During the performances, Gloria Campaner will wear a sculpture created by the artist Maurizio Anzeri.

On May 28 films The Reincarnation of Khensur Rinpoche and The Thread of Karma, by Tibetan directors Ritu Sarin and Tenzing Sonam, will be screened, while Some Questions on the Nature of Your Existence will be shown for the duration of the exhibition.

From June 21 to 24, artist Chrysanne Stathacos will be a guest of the museum and will create a mandala of mirrors and roses with the performance "Blowing roses."

 

Vittorio Montalti | Silver Lion at Venice Biennale 2010 and "Una Vita nella Musica" Award 2016 by Gran Teatro La Fenice. His works have been performed at various festivals such as New York Philharmonic, Carnegie Hall, IRCAM-Centre Pompidou, Gran Teatro La Fenice, Maggio Musicale Fiorentino, Teatro dell’Opera di Roma, La Biennale di Venezia, Roma Europa Festival and many others. He has been composer in residence at: Italian Cultural Institute in Paris, American Academy in Rome - Marcello Lotti Italian Fellowship, Civitella Ranieri Foundation, FortissimissimoFirenzeFestival - Amici della Musica di Firenze, Divertimento Ensemble, La Società dei Concerti di Milano. Particularly interested in music theater, he has written four operas on librettos by Giuliano Compagno that have been staged in different productions. He teaches composition at the Conservatory “Carlo Gesualdo da Venosa” of Potenza. His music is published by Edizioni Suvini Zerboni and since 2018 by Casa Ricordi.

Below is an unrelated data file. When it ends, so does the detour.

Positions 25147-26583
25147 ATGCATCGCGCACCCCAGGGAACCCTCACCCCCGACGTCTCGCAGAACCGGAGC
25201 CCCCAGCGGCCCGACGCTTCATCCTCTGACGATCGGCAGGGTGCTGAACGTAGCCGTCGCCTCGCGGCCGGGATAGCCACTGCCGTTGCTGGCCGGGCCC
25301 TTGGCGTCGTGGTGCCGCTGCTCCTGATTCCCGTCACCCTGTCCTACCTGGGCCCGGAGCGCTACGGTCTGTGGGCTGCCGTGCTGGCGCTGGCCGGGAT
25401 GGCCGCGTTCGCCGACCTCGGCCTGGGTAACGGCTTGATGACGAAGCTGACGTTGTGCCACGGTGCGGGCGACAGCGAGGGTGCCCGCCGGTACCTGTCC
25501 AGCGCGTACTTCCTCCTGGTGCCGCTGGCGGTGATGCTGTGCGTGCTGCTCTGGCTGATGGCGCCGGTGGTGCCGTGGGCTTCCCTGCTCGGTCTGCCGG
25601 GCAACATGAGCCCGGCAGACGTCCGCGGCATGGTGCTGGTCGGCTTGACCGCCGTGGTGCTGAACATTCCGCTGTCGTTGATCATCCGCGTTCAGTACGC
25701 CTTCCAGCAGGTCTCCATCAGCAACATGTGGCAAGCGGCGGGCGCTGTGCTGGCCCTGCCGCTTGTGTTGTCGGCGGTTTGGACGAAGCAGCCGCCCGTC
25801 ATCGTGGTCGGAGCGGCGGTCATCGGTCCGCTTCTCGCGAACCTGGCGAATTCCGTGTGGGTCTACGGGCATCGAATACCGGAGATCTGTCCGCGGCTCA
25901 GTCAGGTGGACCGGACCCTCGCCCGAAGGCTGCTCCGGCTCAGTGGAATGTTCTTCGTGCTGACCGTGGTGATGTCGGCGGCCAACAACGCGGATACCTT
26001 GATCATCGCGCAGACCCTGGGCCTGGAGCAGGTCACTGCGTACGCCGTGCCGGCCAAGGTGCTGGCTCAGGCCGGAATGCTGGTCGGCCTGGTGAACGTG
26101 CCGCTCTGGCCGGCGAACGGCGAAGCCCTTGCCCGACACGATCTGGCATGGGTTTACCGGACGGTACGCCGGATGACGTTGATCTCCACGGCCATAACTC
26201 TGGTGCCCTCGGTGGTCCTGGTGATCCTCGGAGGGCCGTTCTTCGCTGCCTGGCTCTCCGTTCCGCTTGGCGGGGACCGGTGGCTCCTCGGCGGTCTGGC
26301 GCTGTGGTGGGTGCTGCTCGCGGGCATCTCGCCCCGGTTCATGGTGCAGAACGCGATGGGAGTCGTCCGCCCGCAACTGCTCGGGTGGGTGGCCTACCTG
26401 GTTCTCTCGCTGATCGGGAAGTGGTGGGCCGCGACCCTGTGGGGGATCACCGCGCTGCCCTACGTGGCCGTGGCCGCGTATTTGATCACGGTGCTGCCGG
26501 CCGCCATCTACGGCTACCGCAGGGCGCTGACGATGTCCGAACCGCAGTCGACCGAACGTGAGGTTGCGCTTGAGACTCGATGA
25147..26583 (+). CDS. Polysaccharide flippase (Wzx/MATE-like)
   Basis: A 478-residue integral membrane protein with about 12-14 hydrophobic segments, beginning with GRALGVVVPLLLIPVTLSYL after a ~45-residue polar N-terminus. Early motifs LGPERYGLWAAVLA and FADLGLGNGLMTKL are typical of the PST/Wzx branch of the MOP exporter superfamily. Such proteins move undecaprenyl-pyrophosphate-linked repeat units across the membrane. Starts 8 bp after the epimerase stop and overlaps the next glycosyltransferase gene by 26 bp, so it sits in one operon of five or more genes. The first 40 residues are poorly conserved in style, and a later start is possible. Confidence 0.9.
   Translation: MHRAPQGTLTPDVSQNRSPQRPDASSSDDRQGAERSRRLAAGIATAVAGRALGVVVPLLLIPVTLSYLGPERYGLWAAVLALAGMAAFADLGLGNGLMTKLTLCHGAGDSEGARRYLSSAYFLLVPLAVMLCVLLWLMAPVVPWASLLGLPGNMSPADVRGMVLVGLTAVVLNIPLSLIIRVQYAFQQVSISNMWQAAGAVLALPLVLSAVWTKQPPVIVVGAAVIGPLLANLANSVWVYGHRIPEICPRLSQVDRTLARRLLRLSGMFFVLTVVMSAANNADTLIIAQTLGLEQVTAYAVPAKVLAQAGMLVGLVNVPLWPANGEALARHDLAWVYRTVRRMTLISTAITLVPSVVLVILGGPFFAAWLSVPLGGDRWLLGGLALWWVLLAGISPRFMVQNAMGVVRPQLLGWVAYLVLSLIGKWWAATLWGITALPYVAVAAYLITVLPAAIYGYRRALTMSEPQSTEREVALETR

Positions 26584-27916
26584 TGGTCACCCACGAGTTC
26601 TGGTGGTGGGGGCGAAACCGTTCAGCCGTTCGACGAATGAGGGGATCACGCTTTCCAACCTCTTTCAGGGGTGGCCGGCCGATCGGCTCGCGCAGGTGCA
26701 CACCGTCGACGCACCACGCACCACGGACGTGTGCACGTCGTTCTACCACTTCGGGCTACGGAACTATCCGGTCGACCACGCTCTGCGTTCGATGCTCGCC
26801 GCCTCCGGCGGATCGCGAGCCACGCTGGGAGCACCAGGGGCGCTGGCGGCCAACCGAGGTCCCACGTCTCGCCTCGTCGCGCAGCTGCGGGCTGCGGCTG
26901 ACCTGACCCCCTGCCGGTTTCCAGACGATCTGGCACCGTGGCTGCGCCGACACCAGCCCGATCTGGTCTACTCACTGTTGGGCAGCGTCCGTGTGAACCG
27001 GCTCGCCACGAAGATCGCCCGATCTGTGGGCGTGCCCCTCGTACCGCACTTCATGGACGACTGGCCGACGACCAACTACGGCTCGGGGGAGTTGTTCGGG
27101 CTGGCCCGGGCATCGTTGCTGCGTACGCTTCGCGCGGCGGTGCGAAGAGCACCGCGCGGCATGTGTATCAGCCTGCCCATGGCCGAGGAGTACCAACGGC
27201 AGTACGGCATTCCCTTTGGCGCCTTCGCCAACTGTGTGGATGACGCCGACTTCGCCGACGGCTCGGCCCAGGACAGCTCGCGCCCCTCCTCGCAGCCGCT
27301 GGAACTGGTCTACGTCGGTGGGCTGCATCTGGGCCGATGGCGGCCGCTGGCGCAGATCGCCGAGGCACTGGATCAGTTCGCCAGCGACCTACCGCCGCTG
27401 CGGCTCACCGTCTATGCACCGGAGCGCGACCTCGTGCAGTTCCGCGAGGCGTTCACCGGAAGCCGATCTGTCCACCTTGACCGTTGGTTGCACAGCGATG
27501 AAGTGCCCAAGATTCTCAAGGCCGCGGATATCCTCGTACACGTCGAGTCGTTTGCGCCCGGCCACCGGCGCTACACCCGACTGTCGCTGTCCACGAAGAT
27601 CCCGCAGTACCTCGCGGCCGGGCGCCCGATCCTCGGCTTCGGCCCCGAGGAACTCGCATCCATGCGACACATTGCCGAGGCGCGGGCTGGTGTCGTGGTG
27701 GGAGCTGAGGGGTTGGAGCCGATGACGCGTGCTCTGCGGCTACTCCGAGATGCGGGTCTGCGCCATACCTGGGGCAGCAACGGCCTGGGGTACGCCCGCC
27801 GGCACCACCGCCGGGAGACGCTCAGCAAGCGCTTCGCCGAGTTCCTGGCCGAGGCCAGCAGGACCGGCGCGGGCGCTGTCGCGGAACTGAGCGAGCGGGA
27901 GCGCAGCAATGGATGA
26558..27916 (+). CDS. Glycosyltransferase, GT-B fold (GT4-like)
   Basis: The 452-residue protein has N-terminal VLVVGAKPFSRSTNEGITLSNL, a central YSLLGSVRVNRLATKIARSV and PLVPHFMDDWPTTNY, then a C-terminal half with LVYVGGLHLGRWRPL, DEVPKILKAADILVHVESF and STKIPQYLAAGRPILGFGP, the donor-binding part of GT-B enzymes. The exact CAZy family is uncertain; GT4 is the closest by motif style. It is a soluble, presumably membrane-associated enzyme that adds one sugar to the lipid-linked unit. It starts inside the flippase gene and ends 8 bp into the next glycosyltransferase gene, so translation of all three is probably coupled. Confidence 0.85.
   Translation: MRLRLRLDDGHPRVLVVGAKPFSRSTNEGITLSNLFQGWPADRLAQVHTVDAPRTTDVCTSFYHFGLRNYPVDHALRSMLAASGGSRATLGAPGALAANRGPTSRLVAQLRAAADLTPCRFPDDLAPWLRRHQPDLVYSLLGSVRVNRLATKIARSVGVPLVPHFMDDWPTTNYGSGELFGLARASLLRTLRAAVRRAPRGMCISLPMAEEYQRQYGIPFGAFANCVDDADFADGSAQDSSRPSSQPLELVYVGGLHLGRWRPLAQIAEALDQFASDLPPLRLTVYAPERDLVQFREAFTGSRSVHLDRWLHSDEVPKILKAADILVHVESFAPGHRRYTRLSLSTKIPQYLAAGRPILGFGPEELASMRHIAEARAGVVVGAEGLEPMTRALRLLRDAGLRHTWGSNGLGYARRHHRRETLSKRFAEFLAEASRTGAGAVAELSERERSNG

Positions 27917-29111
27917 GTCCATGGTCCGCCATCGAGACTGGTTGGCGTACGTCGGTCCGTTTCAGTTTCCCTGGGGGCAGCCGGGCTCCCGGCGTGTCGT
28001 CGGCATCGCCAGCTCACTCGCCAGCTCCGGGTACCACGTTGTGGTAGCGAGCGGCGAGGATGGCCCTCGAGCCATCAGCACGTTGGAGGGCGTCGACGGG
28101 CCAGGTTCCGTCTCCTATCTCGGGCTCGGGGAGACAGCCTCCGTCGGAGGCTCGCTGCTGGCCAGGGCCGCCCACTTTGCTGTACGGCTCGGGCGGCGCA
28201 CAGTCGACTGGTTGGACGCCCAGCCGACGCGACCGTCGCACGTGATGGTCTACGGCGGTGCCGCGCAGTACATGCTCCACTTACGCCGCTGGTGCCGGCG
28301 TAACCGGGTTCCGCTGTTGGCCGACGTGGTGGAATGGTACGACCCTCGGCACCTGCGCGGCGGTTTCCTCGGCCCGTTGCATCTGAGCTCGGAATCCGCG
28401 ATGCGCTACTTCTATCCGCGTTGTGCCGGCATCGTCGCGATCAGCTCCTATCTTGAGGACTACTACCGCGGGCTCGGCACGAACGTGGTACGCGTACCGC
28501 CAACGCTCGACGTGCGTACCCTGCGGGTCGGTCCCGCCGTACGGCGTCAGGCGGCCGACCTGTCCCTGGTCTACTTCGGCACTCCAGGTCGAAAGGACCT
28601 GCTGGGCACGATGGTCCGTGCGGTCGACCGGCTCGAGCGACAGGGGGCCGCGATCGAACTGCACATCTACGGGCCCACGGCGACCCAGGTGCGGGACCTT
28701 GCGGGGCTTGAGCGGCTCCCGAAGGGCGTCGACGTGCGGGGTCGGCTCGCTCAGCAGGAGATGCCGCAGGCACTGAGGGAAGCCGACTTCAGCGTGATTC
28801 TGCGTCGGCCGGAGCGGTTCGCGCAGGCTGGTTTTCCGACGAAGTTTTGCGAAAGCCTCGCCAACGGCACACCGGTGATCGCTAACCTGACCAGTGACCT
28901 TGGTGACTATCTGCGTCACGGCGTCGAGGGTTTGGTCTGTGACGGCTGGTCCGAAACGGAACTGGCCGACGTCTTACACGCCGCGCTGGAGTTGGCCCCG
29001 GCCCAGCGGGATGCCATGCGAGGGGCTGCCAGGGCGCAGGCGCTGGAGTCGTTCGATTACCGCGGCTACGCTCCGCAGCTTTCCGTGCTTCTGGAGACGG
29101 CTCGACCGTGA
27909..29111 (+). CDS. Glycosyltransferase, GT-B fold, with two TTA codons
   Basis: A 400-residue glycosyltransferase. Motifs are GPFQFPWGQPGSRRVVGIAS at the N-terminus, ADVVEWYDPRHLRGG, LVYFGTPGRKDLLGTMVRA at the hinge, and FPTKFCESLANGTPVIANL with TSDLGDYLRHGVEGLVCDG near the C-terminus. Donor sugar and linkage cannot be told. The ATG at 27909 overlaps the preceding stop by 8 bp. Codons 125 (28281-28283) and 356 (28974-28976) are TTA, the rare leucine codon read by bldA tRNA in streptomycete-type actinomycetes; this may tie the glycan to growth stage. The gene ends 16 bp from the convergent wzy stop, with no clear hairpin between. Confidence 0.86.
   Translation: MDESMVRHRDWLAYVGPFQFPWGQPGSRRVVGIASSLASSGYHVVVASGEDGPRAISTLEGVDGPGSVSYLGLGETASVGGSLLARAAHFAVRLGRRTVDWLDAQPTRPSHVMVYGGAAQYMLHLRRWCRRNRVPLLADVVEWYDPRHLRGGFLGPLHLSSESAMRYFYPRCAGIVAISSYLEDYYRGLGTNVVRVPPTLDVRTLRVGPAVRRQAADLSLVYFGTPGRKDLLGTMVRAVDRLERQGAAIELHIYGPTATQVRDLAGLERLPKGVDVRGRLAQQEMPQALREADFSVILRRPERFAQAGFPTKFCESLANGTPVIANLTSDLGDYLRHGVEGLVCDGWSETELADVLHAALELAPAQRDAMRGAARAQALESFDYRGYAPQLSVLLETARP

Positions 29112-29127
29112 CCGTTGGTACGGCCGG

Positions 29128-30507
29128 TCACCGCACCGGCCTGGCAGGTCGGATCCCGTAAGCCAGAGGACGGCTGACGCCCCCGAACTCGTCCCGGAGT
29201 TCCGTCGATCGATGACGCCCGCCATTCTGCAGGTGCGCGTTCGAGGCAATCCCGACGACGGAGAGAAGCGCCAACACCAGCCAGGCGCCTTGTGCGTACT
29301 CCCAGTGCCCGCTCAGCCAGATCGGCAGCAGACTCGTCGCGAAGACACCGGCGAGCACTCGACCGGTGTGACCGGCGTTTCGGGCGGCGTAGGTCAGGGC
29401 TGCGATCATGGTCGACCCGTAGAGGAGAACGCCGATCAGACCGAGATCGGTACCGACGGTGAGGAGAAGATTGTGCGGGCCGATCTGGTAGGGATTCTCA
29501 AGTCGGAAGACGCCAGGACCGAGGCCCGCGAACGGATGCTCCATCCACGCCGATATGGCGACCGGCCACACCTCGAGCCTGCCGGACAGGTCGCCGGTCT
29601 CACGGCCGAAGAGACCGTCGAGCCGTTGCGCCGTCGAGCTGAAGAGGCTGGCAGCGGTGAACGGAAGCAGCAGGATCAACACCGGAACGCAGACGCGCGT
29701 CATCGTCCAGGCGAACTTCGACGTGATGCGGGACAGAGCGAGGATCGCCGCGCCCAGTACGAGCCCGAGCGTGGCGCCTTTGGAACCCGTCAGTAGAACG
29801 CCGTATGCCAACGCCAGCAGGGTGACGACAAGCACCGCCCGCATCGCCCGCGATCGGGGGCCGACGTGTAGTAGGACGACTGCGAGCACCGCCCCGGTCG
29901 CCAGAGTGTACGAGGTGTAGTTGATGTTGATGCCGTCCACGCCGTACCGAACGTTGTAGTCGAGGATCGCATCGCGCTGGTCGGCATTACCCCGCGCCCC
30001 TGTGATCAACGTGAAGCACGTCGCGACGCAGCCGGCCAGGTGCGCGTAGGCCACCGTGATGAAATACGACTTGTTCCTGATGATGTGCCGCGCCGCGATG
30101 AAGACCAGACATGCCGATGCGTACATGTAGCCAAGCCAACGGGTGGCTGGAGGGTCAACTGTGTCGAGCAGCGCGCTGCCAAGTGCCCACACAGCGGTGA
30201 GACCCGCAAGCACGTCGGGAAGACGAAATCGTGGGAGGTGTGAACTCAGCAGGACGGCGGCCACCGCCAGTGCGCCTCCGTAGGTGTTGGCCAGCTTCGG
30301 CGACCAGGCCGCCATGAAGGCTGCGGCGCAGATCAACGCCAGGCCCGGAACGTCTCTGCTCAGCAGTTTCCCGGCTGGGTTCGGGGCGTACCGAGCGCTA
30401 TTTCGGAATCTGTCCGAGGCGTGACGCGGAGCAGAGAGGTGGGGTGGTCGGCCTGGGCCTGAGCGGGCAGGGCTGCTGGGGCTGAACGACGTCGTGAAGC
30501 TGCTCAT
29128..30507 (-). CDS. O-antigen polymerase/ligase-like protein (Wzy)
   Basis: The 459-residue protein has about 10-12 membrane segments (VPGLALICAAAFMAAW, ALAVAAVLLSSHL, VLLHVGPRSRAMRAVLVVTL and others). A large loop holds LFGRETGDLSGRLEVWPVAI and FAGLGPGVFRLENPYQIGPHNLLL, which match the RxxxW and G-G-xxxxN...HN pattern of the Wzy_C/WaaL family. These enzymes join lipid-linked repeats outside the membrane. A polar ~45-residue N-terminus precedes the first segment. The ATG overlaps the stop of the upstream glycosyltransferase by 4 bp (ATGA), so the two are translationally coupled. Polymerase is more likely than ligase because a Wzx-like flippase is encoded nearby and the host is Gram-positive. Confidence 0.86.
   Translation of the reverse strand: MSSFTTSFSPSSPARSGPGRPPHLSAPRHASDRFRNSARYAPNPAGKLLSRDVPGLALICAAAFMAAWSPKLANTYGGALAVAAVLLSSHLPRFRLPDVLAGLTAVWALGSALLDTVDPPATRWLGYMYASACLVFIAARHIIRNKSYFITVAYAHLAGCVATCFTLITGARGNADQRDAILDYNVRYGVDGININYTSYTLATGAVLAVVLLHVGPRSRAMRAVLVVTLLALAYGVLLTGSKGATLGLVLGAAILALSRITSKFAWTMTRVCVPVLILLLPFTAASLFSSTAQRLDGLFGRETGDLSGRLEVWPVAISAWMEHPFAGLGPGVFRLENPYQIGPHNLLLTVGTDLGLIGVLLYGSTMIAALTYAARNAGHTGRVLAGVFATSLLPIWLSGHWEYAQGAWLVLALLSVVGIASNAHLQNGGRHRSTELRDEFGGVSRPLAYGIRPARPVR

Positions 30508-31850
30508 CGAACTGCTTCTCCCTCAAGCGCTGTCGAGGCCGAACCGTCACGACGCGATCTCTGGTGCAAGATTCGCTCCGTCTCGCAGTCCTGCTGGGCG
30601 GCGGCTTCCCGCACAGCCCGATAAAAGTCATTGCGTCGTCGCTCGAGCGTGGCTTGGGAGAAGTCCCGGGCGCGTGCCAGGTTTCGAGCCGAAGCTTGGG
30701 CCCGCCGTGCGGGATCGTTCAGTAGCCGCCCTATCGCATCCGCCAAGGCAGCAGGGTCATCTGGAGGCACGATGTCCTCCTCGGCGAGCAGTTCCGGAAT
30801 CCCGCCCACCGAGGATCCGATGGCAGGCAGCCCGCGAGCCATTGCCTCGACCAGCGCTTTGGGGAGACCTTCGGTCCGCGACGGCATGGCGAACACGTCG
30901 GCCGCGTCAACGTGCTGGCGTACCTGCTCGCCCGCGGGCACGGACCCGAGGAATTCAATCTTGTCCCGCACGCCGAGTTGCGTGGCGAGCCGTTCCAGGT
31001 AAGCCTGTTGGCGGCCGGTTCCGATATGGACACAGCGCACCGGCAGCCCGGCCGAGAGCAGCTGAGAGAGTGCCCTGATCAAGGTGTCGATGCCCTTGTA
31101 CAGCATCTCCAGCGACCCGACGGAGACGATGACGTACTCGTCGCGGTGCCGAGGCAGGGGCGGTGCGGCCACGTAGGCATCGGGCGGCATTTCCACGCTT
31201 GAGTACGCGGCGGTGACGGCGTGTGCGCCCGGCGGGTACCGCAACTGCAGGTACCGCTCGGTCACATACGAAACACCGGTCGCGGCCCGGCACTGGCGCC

Gloria Campaner | Born in Venice in 1986, Gloria Campaner started playing the piano when she was 4 years old and since then she has never stopped, winning the podium of some of the most prestigious competitions in Europe and America and playing on the main stages such as Parco della Musica in Rome, Carnegie Hall in New York, Kioi Hall in Tokyo and the Arena of Verona. Considered one of the most versatile and transversal musicians of her generation, she has recorded for RAI, BBC, Sky, RSI and for the EMI and Warner Classics labels. In addition to her concert work, she is committed to the dissemination of classical music across geographical, cultural and social boundaries. Developing his holistic vision of art he founded the creative laboratory "C# See Sharp" to help young talents to know and manage their emotional sphere. He regularly teaches courses, seminars and workshops at universities and academies around the world.